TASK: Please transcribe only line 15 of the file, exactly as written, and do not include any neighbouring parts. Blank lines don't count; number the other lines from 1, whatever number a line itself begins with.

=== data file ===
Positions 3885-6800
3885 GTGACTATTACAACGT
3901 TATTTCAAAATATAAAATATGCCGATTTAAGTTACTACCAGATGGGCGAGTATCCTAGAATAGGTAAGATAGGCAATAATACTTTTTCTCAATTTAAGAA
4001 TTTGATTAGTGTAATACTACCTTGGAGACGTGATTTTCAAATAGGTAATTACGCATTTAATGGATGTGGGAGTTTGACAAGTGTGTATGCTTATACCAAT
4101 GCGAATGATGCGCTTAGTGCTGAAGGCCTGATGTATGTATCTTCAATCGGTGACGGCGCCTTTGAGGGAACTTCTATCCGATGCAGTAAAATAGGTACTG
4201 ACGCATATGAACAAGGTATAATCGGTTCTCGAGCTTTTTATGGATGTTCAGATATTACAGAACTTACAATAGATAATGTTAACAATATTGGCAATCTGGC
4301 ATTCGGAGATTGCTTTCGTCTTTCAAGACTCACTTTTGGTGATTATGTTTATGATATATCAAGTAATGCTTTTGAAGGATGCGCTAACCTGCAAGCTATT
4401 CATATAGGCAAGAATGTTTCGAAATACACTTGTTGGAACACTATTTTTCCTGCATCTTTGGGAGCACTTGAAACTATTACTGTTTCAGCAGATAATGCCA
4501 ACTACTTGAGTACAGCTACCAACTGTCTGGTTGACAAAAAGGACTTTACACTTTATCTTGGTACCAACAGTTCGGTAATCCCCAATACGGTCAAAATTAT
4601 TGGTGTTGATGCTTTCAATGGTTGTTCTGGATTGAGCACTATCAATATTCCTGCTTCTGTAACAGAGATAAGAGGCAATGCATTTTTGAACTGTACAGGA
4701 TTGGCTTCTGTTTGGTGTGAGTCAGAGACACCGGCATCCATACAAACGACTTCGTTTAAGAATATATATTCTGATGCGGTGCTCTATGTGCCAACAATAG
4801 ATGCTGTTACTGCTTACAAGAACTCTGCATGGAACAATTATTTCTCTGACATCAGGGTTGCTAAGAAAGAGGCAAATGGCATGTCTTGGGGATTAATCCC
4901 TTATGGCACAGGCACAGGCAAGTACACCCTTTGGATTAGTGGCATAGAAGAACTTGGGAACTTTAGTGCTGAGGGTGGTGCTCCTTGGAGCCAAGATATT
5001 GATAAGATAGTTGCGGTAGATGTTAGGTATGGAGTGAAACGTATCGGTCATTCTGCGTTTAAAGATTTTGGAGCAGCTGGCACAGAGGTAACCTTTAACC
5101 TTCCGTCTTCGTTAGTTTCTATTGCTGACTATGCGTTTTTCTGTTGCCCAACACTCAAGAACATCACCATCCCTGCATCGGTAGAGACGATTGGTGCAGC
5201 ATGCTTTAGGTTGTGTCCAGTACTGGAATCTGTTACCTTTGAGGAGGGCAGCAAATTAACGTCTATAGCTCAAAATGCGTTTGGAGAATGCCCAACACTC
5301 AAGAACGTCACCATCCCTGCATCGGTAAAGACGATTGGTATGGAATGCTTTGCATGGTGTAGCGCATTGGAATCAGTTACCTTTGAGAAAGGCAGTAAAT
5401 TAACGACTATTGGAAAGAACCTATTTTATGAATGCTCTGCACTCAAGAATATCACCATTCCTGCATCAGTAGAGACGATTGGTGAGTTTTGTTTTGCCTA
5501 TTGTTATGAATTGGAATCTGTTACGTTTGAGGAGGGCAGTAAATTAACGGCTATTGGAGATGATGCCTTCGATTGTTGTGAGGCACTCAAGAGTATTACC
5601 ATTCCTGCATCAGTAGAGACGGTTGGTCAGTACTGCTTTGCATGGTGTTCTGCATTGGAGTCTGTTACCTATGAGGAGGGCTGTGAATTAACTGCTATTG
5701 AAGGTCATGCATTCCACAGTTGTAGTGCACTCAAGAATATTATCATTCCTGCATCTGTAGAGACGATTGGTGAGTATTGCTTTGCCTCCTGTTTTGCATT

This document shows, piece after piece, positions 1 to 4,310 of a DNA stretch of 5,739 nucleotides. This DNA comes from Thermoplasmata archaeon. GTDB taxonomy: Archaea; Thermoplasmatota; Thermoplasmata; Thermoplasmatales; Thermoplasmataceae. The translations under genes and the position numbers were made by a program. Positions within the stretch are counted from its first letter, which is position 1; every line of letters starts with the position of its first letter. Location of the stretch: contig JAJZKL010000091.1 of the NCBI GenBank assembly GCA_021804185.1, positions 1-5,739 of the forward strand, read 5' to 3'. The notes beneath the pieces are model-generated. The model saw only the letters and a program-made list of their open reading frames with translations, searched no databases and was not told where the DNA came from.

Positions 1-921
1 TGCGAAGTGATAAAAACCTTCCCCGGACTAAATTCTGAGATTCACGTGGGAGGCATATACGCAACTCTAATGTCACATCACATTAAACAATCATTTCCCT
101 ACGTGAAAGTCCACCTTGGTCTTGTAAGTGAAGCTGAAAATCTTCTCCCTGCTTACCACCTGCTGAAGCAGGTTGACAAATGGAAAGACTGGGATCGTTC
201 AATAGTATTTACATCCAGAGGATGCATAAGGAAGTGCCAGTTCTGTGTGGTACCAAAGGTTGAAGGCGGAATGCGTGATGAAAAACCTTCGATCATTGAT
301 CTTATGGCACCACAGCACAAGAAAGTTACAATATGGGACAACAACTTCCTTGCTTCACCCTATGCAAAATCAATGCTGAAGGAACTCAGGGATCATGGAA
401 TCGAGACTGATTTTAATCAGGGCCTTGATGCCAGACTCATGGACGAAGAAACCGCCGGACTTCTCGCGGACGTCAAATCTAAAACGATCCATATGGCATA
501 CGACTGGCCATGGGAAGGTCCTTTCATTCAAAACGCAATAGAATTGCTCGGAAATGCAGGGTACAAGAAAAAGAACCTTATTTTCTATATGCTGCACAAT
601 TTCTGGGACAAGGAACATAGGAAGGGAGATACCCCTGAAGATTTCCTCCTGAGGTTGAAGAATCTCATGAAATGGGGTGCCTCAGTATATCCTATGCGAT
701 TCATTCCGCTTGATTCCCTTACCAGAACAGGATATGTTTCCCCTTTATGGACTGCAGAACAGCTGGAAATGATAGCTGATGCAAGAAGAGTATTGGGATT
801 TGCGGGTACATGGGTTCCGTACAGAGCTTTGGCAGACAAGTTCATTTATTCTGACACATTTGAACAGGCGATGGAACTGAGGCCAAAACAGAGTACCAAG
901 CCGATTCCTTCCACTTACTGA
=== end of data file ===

5101 TTCCGTCTTCGTTAGTTTCTATTGCTGACTATGCGTTTTTCTGTTGCCCAACACTCAAGAACATCACCATCCCTGCATCGGTAGAGACGATTGGTGCAGC